Summary: 2019 Bridging Clinical Research & Clinical Health Care Collaborative
The 2019 Bridging Clinical Research & Clinical Health Care Collaborative brought together patients, advocacy groups, biopharmaceutical companies, clinical research organizations, hospitals, regulators, technology companies, and others to discuss how to bridge clinical research and health care. Held in March in Washington, D.C., the Collaborative was conceived and developed by SCORR Marketing, because of our passion for patients and for providing access to clinical trials as care.
At this year’s Collaborative, the presentations and discussions extended to the framework of a learning health system, where data from clinical research and health care can be integrated to increase knowledge and provide stakeholders with deeper insights to make better informed decisions about patients, research, and health care.
Summary of three major themes that occurred during discussions:
“Frankly, this is probably our industry’s most important topic and conference – the industry just doesn’t realize it yet.”
Patients and Patient-Centricity
Patients as partners in research was an important focus. Research data presented at the Collaborative showed that patient perceptions and attitudes toward clinical research differ by condition and demographics — indicating that taking a single approach to encourage patient participation may not be effective. Patients are motivated by a variety of factors, and the industry needs to consider these motivators when designing and communicating about research.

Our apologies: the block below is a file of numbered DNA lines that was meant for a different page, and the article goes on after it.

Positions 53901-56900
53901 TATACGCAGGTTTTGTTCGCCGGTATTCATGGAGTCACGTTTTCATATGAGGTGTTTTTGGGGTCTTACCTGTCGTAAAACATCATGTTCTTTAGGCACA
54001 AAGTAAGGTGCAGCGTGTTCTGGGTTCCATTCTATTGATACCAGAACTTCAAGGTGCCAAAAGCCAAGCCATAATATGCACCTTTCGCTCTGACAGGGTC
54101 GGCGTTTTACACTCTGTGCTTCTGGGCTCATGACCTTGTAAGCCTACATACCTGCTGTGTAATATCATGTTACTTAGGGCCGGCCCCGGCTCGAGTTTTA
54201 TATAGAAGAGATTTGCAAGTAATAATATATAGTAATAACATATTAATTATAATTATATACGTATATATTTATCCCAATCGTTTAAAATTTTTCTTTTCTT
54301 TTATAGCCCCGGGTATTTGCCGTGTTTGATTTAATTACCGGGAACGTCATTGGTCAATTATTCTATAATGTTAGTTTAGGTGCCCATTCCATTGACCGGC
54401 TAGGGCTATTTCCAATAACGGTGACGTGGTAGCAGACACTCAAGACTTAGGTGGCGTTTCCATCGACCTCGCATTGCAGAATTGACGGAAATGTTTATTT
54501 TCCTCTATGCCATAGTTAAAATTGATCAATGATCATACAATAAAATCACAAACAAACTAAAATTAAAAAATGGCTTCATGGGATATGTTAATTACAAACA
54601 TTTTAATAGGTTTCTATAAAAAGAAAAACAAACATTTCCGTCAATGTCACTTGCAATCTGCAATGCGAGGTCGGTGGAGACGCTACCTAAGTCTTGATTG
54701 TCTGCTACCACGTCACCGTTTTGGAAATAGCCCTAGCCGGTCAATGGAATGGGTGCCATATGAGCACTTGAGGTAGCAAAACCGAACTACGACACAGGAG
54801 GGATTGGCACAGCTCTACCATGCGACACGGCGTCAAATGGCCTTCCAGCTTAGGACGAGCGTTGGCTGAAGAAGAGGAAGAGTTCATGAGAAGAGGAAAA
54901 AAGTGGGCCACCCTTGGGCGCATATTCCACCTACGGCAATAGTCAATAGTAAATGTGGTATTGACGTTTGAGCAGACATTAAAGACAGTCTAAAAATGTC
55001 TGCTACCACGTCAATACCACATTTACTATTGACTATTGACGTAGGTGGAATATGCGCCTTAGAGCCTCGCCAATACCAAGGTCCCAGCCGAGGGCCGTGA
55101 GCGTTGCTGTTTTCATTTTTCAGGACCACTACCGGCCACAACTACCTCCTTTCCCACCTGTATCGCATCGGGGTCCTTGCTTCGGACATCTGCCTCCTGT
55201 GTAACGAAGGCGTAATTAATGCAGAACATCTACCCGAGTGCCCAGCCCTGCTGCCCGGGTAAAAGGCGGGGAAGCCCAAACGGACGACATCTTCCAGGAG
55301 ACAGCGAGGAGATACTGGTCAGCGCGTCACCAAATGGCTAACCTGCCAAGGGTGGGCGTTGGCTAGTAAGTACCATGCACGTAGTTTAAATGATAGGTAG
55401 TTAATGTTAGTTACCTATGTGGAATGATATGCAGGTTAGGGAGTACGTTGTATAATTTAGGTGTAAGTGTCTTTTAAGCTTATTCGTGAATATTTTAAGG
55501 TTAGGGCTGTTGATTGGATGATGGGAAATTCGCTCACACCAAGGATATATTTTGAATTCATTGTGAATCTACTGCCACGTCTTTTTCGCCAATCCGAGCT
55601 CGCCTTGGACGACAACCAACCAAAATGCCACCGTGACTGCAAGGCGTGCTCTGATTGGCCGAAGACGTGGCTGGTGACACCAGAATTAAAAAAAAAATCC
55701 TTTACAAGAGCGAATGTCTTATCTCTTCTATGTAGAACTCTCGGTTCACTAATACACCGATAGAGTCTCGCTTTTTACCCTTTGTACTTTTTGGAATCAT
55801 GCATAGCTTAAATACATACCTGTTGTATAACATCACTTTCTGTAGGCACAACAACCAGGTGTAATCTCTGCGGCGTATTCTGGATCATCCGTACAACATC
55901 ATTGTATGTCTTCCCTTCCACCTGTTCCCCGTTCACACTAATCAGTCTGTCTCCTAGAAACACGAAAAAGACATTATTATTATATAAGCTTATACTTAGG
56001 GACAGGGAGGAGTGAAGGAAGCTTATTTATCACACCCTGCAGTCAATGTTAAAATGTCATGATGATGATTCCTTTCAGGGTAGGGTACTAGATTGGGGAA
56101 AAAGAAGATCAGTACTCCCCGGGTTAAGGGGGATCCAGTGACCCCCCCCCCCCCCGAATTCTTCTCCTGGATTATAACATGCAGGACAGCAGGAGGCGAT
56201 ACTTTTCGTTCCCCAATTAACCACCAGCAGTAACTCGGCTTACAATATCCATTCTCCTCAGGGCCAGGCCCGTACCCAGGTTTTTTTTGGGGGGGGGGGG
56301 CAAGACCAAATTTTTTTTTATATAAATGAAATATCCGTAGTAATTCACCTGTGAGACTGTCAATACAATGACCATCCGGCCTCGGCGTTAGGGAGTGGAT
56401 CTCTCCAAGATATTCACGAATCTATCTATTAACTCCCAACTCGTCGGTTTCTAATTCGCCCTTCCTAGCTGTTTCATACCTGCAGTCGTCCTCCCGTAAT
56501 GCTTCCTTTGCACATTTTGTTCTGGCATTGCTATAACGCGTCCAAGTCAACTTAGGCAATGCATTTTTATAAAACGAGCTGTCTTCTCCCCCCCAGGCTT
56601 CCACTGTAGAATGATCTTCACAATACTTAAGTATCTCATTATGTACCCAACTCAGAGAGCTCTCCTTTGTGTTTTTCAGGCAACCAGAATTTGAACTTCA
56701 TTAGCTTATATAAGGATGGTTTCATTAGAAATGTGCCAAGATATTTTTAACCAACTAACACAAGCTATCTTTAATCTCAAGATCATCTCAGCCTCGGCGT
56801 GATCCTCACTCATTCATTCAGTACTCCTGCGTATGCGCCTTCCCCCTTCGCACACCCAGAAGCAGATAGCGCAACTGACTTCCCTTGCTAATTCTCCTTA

Incorporating patient feedback and preferences has been supported by FDA-led, patient-focused drug development (PFDD) meetings and is intended to capture patients’ experiences, perspectives, needs, and priorities to guide drug development. This approach is being continued with externally led PFDDs and coordinated by advocacy groups, to continue to inform research and medicine and medical device design to meet the needs of patients with specific conditions. These initiatives play an important role in advancing research to benefit patients by basing design on what patients need.
In addition, in a survey of Collaborative attendees, many reported they incorporate the patient voice through traditional methods such as partnering with advocacy groups and conducting patient interviews, focus groups, and surveys.
Top Two Benefits of Learning Health Systems for Patients:
- Health care professionals will provide more informed care and research options
- More informed care and improved health outcomes
Integrating patients’ preferences and advocacy groups into research processes can help companies design and improve clinical studies. Additionally, techniques such as direct-to-patient and virtual and hybrid studies were discussed as potential solutions to reach more patients by making it easier for patients to participate in research. Several companies mentioned using patient burden scores to improve the patient experience.